by Kirby Beck, PCI #002T/EMSCI #017T
Coon Rapids (MN) Police Department (retired)
I received a pair of Ironman Pro ILS Passion model glasses to test, and at this writing, I have used them for several weeks. I’m a bit of a snob when it comes to protective eyewear. Unlike ZZ Top, I won’t get myself some cheap sunglasses. I have used Gargoyles, Rudy Project and other high-end eye protection for almost 20 years, so I’m pretty fussy.
The glasses were accompanied by a nice, semi-hard, foam-lined and zippered case with room for the eyewear, two extra lenses and a micro-fiber cleaning cloth. About twice the size and thickness of a handcuff case, it would take up a good portion of a rear rack mounted bag, but the contents would be sufficiently protected from damage. If you prefer, you can clip the case to a belt, backpack or the like.
When I picked up the glasses, I was surprised at how lightweight they were. The rubberized earpieces are mostly straight so they rest above the ears, securely and comfortably. They are of the same style I see on many other high-end wrap-around eyeglasses – made famous by TV foodie Guy Fieri and IPMBA’s own John Washington, but of course, they usually wear theirs backwards!
The frame, gaskets and earpieces are made of tough TR 90 nylon which is resistant to stress, impact, UV, and chemicals. According to my research, TR 90 is used in many brands of high-end sporting eyewear due its durability and because it resists perspiration and chemicals such as sunscreen and make-up.
ILS stands for “Interchangeable Lens System”. These are a bit different from other interchangeable lenses I’ve used. Each lens has its own unique gasket mounted along the top and at the rubberized nosepiece. The gaskets are vented to provide airflow that should help prevent fogging due to perspiration or exhalation.
Unlike other glasses which require you to grab the lens itself to replace it – and risk scratching it or covering it with fingerprints – the gasket and attached nosepiece enable the user to avoid touching the lens. Pulling the gasket out of the nylon eyewear frame and installing an alternate one proved to be quite easy – though it did help to read the user manual first. As it described, I was able to complete the process without once touching the lens surface.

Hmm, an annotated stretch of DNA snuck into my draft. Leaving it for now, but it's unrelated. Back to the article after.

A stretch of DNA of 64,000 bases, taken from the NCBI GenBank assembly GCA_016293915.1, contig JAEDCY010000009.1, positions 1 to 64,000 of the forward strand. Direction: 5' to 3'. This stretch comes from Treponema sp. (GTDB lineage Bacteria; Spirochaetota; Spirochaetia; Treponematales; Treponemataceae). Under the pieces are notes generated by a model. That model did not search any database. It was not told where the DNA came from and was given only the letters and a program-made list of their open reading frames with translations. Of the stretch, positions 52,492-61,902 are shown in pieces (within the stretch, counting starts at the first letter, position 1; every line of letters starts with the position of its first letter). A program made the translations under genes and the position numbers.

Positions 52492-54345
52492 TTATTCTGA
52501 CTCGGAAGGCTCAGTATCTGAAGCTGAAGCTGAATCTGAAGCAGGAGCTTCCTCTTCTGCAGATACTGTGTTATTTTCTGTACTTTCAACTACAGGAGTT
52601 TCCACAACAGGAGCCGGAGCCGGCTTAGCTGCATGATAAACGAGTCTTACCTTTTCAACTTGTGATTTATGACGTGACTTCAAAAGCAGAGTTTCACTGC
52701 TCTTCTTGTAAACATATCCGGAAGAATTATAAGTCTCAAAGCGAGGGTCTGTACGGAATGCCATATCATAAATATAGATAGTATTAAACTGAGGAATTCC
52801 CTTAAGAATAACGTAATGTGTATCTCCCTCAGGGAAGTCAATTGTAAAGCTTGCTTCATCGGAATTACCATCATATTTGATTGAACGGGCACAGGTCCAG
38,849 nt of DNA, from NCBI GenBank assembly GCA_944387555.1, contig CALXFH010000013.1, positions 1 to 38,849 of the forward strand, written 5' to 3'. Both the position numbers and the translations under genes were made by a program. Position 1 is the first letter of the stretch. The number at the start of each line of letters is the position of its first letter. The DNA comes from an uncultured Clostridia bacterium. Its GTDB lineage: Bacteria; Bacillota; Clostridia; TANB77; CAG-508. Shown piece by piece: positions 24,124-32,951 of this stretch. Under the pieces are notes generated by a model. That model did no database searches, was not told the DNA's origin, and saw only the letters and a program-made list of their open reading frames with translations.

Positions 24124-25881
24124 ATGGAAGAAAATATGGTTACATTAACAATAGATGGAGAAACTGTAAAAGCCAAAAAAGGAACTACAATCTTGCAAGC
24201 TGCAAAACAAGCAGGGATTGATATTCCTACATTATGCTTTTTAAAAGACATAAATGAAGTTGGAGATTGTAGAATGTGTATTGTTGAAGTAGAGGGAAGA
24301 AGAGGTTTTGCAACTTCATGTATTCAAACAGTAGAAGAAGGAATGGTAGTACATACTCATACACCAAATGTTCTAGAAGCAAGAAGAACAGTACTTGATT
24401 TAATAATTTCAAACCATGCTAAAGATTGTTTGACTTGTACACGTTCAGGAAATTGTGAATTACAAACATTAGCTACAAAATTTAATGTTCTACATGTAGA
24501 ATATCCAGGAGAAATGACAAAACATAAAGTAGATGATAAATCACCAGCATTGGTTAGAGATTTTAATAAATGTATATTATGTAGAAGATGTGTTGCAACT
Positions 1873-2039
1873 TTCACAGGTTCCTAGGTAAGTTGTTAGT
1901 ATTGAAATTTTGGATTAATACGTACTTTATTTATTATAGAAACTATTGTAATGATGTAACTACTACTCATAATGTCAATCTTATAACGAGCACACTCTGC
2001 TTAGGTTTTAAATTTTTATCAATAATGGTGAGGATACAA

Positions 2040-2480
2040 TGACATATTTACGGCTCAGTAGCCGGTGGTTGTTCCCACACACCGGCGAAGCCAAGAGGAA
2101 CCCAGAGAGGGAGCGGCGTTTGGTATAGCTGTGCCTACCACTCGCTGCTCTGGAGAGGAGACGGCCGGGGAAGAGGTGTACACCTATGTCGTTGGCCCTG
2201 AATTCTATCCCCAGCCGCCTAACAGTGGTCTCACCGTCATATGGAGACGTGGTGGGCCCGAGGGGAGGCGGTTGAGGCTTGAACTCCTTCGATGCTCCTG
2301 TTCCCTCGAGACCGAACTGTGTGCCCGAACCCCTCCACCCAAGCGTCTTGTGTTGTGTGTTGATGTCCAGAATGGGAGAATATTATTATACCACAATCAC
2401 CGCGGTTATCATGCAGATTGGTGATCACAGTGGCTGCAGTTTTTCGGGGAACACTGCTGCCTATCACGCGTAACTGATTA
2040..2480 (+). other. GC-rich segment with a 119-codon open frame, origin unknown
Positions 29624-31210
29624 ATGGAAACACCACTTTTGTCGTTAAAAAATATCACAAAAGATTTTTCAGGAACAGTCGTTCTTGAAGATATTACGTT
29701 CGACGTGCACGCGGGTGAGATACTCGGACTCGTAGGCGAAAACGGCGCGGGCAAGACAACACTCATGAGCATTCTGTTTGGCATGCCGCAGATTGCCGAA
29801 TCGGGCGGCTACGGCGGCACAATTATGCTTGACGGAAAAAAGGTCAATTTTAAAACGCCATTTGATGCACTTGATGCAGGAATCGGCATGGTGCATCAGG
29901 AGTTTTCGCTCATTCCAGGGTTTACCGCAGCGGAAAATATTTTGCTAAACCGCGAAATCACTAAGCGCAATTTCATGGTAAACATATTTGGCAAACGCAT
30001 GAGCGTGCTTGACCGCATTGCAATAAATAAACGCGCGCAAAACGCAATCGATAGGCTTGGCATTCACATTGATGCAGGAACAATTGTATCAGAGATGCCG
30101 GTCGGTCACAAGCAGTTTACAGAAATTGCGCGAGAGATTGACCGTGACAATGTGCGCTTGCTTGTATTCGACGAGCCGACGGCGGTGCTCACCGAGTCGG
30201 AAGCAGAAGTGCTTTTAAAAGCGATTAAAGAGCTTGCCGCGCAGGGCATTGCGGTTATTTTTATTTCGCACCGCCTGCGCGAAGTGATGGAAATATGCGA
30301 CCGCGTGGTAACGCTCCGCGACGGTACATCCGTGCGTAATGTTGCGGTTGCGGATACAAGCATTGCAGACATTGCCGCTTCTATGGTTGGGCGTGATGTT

The Passion model tested comes with three lenses: smoke, light smoke and yellow. Smoke is good for bright sunlight; light smoke is said to be good for low light, but it won’t replace clear lenses in terms of clarity in darkness or reduced light. Yellow improves depth perception in low light, overcast and night time conditions. All lenses are made of impact and shatter-resistant polycarbonate and are said to block 100% of both UVA and UVB light. It would be nice to have a clear lens, but that does not appear to be an option.
One thing I noticed, that wasn’t apparent in the brochure, was that the lenses appear to be “semi-mirrored” when worn. While that can help reduce glare, and isn’t normally a problem, there may still be a police agency here and there that prohibits personnel from using so-called “mirrored” sunglasses. If mirrored lenses are forbidden where you work, you may wish to get them approved prior to purchasing them for on-duty use.